T-D's barbaric illustration
First of all, back to Greg: Yeah, I thought that whole "Who Runs Richmond" in the T-D piece was just — oh, I don't know — redundant? Who couldn't name the usual suspects as the owners — lock, stock and barrel — of this town? My favorite part was when Gene Trani and Bill Goodwin are surveying the city from the Federal Reserve Building looking for a spot to put the new VCU School of Engineering. Despite other "likely sites," Goodwin looks at the corner of Main and Belvidere, which, the story says, "the university was struggling to renovate as the new home of its School of the Arts."
The story paints it as this almost Biblical moment: That's where it should go, Goodwin said.
I almost expected next to read, "And it was good."
Anyway, I wanted to post about something completely different until you sidetracked me, Greg.
You know, a couple of weeks ago the NCAA announced it is cracking down on the use of American Indian names, mascots and images deemed offensive to some Native Americans. Teams called the Braves or Tribe or Redskins or Savages or, say, the Barbaric Scalpers would be prohibited from displaying images on uniforms or having mascots perform at tournaments and so forth. This decision has been widely blasted but having seen yesterday's Times-Dispatch I'm thinking we need a similar oversight board for newspaper illustrations.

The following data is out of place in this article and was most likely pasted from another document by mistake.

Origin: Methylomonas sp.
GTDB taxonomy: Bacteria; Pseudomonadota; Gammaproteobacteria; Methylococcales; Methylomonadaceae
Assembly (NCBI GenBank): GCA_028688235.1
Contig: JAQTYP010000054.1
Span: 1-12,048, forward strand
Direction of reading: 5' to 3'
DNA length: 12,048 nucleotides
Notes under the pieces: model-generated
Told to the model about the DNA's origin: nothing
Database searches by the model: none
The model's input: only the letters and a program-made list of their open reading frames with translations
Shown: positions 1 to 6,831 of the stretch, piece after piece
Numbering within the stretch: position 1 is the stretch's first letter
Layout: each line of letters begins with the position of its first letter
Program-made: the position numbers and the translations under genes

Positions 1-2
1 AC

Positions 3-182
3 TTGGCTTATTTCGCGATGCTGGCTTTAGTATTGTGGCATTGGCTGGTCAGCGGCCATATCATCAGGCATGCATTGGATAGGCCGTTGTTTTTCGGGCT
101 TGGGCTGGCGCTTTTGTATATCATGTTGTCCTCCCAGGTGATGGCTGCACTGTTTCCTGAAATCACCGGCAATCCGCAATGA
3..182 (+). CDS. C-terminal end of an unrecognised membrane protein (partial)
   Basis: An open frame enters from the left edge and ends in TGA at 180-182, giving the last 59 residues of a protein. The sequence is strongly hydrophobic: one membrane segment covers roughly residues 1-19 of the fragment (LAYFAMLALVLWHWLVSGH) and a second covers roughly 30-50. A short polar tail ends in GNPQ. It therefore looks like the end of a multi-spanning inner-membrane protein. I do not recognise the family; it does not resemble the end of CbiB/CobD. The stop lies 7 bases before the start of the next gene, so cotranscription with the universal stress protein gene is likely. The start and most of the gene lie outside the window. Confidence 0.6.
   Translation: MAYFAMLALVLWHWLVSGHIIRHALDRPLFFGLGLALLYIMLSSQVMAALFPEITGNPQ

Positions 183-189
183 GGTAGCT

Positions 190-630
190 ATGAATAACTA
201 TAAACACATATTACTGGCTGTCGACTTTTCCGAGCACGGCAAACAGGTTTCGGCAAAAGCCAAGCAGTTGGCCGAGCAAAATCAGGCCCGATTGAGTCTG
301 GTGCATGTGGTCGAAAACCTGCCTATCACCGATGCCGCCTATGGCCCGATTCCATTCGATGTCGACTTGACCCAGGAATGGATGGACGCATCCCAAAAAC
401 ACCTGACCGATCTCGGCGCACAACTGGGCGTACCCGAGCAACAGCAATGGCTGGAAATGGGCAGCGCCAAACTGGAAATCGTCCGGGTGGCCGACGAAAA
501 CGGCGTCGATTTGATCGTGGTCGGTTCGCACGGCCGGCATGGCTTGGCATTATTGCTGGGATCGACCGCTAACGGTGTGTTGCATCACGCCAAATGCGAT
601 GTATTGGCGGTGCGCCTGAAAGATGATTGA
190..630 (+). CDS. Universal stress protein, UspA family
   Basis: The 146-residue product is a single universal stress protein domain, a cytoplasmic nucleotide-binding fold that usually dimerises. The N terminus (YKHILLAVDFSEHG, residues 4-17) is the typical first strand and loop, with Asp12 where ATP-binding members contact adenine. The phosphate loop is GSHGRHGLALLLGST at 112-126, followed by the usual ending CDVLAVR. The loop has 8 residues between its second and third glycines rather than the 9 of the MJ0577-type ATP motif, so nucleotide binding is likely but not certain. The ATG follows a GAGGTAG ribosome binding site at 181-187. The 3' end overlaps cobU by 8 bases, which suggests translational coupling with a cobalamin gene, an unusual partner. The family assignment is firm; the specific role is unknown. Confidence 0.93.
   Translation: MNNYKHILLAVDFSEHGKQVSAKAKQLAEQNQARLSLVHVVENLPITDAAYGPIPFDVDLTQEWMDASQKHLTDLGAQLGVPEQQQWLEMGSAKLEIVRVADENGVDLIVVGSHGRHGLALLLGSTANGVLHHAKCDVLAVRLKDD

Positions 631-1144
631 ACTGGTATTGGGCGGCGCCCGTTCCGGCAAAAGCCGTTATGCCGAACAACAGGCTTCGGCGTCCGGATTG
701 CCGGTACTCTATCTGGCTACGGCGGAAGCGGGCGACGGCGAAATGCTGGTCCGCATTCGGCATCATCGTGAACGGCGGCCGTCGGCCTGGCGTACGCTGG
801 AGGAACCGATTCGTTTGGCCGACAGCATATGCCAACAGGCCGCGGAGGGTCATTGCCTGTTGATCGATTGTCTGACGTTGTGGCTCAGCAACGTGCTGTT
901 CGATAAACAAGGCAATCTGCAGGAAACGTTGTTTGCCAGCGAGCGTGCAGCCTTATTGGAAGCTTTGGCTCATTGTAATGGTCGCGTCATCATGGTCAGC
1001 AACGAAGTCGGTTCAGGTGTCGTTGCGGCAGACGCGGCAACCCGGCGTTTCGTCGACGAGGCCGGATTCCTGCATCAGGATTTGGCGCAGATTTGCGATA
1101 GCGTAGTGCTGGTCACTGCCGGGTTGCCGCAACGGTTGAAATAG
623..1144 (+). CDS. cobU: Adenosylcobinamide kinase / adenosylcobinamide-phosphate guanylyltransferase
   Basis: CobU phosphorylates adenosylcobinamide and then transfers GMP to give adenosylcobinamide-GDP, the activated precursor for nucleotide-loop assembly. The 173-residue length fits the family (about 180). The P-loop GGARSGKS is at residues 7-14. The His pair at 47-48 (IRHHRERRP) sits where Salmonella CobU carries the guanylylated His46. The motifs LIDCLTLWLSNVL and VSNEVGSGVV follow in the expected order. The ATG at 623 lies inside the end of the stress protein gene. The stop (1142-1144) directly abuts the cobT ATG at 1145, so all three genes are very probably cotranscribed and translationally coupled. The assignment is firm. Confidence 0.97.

Alongside A. Barton Hinkle's well-written, well-thought-out, multisyllabic Op/Ed piece on the iBook debacle (By the way, as my grandmother would say, Basta! Is there anyone out there who hasn't written about it? Oh, wait! I have no idea how the iBook Stampede affected Cynthia McMullen's cats!) was this uncredited "illustration" of a flared-nostriled, curly-cue nippled, war-painted American Indian holding an iBook, representing the barbarians at the RIR gate. Blinding cultural insensitivity aside, no wonder no one claimed credit for the drawing! It looked as if it had been scrawled by someone who was rejected by the correspondence art school because they couldn't draw Winky. And blinding cultural insensitivity not aside — what were they thinking? I've been in these meetings where you try carefully to find a piece of art that conveys the meaning of the story and for the life of me I can't imagine that Hinkle was sitting there nodding his head, "Yes, yes, crazed savage Indian. I like it." Score another point for the T-D and its stirring of the Melting Pot yet again.